Some people like rules. They keep life simple. Others think rules just get in the way of getting things done. Floridians have a reputation for avoiding as many rules as possible except for their traditional public schools. They are rule bound, and some parents rebel. There is an escape clause called ‘school choice’. For charters and private schools the rules are bent or removed.
Charters are supposed to save money, and theyprovide a way for private businesses to make money, lots of it. The money comes from the state or from corporate tax rebates. It is big money, about half of the State’s general fund.
One wonders if controls on ethics and conflict of interest are sufficiently strong to protect the public interest in education? The buzz about Florida is that there is more self-interest than public interest than in any other state. Are such allegations warranted?
Information is not difficult to find. The Center for Public Integrity ranked states on a corruption index in 2012. Florida received a total grade of ‘C-‘ which was better than that of many states. Internal auditing rules received an ‘A’, but ethics enforcement agencies rated an ‘F’. It sounds like we have rules but we bend and break them.
In 2013, the legislature took on the ethics issues. A bill was passed that ‘went in the right direction’ and created more ways to file complaints and gave the Commission on Ethics more power to collect fines. Board members of charter schools are now covered. The application of ethics laws to legislators required them to report conflicts in which they would receive a special ‘private gain or loss’ but the term was defined broadly. Financial gain was not personal if it included a class of interest, such as charter school owners. Conflict of interest violations depended on factors such as the size of the class, and the variation in personal benefits, etc. Is this the ‘It’s OK, everyone’s doing it’ culture?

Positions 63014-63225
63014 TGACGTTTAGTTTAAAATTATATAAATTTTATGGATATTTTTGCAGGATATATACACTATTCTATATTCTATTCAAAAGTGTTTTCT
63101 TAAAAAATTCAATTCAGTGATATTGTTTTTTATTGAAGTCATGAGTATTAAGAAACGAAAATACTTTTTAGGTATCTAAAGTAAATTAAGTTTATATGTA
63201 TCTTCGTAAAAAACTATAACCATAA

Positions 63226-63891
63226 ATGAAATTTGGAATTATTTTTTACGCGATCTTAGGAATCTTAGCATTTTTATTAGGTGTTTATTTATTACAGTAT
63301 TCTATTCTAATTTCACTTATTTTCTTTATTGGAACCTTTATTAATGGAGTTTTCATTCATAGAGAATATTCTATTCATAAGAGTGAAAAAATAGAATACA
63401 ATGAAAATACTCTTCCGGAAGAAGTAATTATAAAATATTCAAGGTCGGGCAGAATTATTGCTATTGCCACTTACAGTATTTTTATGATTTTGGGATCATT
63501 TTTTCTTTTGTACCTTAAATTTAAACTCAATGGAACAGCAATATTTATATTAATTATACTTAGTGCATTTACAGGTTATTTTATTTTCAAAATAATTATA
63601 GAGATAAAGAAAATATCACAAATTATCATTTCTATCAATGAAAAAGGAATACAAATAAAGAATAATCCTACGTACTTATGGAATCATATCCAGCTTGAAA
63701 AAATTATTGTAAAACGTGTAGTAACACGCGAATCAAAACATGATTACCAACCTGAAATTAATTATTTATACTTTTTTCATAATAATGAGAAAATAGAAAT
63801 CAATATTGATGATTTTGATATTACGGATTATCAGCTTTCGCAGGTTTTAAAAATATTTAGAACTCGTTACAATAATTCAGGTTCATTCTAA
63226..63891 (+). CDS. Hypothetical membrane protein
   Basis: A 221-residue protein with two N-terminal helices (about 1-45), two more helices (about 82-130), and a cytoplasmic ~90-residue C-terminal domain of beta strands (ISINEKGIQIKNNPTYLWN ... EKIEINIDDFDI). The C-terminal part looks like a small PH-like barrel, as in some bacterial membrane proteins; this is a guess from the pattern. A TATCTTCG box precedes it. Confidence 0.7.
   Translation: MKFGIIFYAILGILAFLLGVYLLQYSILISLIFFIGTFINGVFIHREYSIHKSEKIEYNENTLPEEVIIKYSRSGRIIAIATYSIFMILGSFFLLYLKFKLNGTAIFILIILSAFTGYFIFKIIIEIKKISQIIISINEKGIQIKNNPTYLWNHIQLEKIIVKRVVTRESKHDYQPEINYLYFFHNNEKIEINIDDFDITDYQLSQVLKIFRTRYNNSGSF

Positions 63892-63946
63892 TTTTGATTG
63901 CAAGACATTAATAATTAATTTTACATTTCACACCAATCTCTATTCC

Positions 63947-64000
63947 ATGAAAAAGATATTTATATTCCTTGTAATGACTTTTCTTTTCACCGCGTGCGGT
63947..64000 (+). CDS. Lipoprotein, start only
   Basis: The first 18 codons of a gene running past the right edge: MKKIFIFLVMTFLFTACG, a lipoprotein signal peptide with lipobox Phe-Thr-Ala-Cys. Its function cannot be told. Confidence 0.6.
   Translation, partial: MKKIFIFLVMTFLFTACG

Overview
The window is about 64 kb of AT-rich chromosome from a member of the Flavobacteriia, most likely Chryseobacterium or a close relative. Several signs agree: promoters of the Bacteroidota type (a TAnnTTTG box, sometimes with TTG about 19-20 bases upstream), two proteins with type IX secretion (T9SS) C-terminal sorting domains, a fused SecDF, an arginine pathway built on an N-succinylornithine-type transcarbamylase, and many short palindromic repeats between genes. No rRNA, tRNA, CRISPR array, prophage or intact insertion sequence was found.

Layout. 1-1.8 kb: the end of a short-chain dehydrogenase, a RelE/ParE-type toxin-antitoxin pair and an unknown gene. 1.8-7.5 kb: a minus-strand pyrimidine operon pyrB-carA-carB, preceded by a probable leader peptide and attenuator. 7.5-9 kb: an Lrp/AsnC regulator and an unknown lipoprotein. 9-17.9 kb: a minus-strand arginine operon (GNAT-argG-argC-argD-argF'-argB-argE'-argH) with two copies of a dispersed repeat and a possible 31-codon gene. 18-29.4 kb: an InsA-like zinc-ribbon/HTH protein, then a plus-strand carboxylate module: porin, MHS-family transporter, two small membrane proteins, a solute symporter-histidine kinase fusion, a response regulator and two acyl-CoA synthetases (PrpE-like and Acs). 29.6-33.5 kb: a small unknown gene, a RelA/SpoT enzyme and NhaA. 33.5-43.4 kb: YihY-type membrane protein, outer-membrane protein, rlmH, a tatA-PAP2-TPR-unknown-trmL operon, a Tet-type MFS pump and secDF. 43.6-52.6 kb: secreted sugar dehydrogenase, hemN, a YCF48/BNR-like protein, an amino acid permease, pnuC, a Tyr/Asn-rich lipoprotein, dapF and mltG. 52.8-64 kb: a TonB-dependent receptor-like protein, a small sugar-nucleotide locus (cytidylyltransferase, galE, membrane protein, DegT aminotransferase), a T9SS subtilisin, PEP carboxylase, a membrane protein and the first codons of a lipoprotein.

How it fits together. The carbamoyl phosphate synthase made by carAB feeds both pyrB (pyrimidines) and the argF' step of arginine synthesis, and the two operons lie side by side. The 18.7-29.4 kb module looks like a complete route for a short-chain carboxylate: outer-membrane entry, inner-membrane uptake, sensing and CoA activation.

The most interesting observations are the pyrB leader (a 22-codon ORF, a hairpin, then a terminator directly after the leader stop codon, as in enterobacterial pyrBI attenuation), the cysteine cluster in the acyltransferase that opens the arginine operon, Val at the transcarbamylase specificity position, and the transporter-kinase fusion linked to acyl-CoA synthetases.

Integrity Florida applauded the 2013 partial reforms and encouraged the legislature to complete the job. Stronger penalties are needed along with greater transparency and broader coverage of the rules. The financial penalties currently do not hurt much. At least now the Commission of Ethics can collect them; they used to just be ignored. Two House members were cited for conflict of interest as heads of important education committees in the House, Erik Fresen and Marlene O’Toole. Maybe Marlene O’Toole will have to pay $1500 for directing about $15 million to the education foundation where she works. Shouldn’t be a problem for her. Removing legislators from chairing their committees would be a greater deterrent.
Whether or not the Code of Ethics for public officials is effective is debatable. The New York Times published a story (2013) about the arrests of three mayors of Florida cities. Imbedded in the article were statistics from the Department of Justice that once again has Florida in the lead. This time, there were more convictions (781) of public officials reported in Florida from 2000-2010 than in any other state. Florida was called a “hot house of corruption”.
If the legislature pushes the limits on ethics, the same culture is likely to expand to the general public as laws are implemented. Big money now drives the electoral process, and spending for education is big money. Who is looking out for the public good i.e. the children’s educational interest? The Miami Herald ran a series called Cashing in on Kids. They argue that no one is looking at charter school managers and how they spend money. It is similar to the culture in the legislature, not much happens if you break the rules–unless you get too greedy. This is not a new problem. It is a system problem of long standing.
The 2013 conflict of rules legislation was the first in 30 years. Some legislative leaders are justifiably proud that some progress was made. Let’s hope that the job will be finished before another thirty years go by. This time, the Commission on Ethics needs teeth to make its presence known. The long term benefit will accrue when charter oversight is strengthened. Rules without consequences do not do much. In the next post, how to improve charter oversight will be summarized.